Who has used the bone dust and glue method on a nut?

dumbell78

Member
Messages
4,950
My neck from Musikraft that came in, has a small issue with the low E string. They filed it down a little too deep. I have seen this method used before and a few have been with happy with the results. baking soda I think is another option.

I just put the neck on the guitar I built, everything else is fine and I'm happy with the results. Action, set-up all round is good, relief is right where I like it. I'm sure its the slot at the nut. I've gone through the testing to rule out other issues.

I mean I can go down to my tech and get a new nut installed but this method has crossed my mind for a quick fix. What do you guys think?
 

Khromo

Silver Supporting Member
Messages
935
It is way less than optimal with a lot of bending or whammy use, probably not worth considering if you play like that. You'll need a new nut eventually anyway. If you're not bending your low E a lot, those repairs can last quite a while.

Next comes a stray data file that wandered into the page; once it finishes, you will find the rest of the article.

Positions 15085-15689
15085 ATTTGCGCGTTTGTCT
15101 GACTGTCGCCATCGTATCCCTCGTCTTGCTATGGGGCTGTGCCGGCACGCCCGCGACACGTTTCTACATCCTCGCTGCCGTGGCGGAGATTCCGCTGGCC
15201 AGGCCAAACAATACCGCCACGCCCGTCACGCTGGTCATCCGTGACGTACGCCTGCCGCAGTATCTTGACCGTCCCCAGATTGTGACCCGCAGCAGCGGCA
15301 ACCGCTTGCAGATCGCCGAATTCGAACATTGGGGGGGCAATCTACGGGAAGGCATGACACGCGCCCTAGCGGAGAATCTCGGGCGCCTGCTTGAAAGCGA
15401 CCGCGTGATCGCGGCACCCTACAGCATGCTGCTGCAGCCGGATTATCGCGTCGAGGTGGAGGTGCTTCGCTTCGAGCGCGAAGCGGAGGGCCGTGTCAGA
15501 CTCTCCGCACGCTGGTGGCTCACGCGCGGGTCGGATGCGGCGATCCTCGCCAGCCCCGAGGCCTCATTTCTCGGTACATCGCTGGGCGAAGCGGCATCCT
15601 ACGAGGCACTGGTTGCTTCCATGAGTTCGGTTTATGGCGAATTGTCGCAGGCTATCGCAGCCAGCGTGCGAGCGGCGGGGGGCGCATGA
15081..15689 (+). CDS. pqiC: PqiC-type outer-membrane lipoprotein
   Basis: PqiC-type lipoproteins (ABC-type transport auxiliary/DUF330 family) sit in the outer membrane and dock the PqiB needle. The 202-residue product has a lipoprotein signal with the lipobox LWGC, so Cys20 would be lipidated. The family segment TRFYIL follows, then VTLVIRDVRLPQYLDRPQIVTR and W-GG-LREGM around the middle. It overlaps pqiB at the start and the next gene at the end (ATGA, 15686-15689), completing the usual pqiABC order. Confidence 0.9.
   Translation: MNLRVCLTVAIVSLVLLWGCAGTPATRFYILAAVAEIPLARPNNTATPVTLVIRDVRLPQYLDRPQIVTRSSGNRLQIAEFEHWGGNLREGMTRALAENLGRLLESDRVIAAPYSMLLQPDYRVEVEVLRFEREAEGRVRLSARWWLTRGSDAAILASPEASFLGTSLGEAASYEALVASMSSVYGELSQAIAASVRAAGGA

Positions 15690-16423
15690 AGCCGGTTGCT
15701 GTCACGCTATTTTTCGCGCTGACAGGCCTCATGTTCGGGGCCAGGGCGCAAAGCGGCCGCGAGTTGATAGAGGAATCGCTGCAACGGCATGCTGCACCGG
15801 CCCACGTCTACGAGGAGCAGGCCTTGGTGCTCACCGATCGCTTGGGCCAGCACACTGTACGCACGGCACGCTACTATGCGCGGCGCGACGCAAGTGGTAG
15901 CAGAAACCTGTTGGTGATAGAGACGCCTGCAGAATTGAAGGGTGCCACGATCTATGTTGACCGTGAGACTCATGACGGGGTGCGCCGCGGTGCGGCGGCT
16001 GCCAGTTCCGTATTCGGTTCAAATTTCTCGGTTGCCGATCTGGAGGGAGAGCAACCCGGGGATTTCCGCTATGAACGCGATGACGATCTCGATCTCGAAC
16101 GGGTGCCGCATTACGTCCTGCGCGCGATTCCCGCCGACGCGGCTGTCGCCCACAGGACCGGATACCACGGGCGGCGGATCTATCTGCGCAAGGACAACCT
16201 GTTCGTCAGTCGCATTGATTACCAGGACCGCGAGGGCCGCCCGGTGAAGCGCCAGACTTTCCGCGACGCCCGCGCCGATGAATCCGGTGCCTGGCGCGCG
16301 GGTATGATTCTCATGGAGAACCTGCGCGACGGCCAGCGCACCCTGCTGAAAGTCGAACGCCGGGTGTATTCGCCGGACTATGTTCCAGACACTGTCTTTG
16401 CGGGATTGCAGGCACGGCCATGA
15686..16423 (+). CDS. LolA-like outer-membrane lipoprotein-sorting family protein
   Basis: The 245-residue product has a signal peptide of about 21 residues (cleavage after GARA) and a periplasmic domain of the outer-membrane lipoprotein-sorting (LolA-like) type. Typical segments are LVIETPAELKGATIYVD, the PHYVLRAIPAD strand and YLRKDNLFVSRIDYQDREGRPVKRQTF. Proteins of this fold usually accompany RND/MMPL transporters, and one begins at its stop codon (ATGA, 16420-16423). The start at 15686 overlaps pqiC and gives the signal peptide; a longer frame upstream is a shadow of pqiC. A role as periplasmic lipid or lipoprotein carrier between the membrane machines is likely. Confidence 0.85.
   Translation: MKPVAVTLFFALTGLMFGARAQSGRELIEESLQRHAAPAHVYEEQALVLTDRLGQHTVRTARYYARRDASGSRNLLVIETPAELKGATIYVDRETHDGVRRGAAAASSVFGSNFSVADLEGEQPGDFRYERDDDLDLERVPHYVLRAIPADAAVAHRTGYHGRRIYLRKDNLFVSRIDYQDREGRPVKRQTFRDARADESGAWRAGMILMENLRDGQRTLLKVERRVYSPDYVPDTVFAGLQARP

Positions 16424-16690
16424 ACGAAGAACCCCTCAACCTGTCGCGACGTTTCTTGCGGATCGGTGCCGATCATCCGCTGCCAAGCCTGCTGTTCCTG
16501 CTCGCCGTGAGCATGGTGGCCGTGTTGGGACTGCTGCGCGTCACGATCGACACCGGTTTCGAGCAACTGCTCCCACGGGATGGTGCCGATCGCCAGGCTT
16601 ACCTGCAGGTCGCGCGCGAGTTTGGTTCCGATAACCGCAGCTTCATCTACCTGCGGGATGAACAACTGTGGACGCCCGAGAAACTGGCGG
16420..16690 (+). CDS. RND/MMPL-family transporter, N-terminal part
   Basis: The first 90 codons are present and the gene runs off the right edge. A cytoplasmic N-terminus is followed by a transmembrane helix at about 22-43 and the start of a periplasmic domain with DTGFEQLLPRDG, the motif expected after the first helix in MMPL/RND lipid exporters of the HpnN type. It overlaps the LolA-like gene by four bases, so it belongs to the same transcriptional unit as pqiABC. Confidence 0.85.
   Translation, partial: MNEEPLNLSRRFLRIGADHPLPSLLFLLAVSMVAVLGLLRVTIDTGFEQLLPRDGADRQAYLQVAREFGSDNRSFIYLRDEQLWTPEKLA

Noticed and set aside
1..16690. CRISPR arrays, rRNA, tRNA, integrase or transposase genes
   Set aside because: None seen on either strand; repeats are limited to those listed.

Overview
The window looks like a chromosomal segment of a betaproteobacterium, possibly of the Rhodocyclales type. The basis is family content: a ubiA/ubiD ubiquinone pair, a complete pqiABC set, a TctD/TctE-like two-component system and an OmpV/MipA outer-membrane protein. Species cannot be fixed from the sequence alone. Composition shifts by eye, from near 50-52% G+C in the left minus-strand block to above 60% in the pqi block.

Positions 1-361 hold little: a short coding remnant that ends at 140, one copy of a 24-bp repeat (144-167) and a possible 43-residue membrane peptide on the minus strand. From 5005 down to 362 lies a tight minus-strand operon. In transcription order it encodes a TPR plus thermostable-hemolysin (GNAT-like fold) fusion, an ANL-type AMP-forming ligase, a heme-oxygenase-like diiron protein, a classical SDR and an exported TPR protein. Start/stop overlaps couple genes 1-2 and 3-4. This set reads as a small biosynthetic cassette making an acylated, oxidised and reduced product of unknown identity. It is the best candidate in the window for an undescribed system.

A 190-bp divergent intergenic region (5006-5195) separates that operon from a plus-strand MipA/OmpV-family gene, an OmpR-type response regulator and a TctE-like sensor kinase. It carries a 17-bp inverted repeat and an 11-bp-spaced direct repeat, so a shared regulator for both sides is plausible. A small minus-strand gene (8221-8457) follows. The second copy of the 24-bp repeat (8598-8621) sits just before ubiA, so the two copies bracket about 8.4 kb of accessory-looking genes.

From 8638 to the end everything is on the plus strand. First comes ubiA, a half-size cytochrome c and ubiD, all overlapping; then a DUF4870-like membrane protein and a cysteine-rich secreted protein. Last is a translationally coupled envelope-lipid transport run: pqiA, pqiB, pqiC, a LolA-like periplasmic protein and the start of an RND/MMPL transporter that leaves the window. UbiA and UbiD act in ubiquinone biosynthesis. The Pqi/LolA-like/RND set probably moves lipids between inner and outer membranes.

CA glue really requires some practice, and the mistakes tend to be ugly. If you do it yourself, practice on scrap. Don't rely on masks to protect the surrounding area, as rogue CA will just glue it to your guitar. Pack the baking soda or bone dust into the slot well, and make sure it is packed flush to the front surface of the nut.

These repairs can last quite a while on the fat strings.
 

testing1two

Platinum Supporting Member
Messages
2,477
Assuming you've already checked the string wraps around the tuning post to ensure the proper break angle behind the nut, there are 3 quick checks you can do:
  1. Capo the first fret and see if the problem goes away.
  2. Hold down the 3rd fret and look to see if there's clearance between the string and the 1st fret. If it's touching that's a fair indication the slot is low.
  3. Measure the distance between the string and 1st fret (no frets depressed) using feeler gauges to check that it's not less than .020"/.5mm.
The dust/glue method works well enough, but oftentimes the end result looks rather ugly and would stand out on an otherwise new neck. A shim underneath the nut would be less obvious if fitted properly.

That said if you can prove with measurements that Musikraft cut the nut slot(s) too low, they should credit you for what they charged so you could have the nut replaced locally.
 

walterw

Platinum Supporting Member